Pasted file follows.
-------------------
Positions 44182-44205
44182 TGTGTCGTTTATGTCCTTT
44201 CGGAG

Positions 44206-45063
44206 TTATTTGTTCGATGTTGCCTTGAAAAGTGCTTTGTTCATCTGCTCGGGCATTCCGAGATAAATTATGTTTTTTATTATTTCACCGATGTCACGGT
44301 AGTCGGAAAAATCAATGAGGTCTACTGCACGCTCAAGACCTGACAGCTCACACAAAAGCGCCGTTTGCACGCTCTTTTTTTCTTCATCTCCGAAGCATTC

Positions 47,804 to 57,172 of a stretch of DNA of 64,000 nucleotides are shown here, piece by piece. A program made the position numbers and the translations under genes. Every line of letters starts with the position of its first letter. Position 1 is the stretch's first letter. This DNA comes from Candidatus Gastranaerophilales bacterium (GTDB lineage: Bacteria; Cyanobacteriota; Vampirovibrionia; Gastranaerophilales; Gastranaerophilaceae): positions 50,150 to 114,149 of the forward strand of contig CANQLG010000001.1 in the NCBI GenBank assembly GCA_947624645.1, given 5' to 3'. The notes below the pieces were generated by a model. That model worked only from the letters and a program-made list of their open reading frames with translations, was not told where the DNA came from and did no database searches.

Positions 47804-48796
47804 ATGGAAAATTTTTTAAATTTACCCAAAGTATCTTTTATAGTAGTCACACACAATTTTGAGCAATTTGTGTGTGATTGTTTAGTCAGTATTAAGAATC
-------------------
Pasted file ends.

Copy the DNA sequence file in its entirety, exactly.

Positions 44182-44205
44182 TGTGTCGTTTATGTCCTTT
44201 CGGAG

Positions 44206-45063
44206 TTATTTGTTCGATGTTGCCTTGAAAAGTGCTTTGTTCATCTGCTCGGGCATTCCGAGATAAATTATGTTTTTTATTATTTCACCGATGTCACGGT
44301 AGTCGGAAAAATCAATGAGGTCTACTGCACGCTCAAGACCTGACAGCTCACACAAAAGCGCCGTTTGCACGCTCTTTTTTTCTTCATCTCCGAAGCATTC

Positions 47,804 to 57,172 of a stretch of DNA of 64,000 nucleotides are shown here, piece by piece. A program made the position numbers and the translations under genes. Every line of letters starts with the position of its first letter. Position 1 is the stretch's first letter. This DNA comes from Candidatus Gastranaerophilales bacterium (GTDB lineage: Bacteria; Cyanobacteriota; Vampirovibrionia; Gastranaerophilales; Gastranaerophilaceae): positions 50,150 to 114,149 of the forward strand of contig CANQLG010000001.1 in the NCBI GenBank assembly GCA_947624645.1, given 5' to 3'. The notes below the pieces were generated by a model. That model worked only from the letters and a program-made list of their open reading frames with translations, was not told where the DNA came from and did no database searches.

Positions 47804-48796
47804 ATGGAAAATTTTTTAAATTTACCCAAAGTATCTTTTATAGTAGTCACACACAATTTTGAGCAATTTGTGTGTGATTGTTTAGTCAGTATTAAGAATC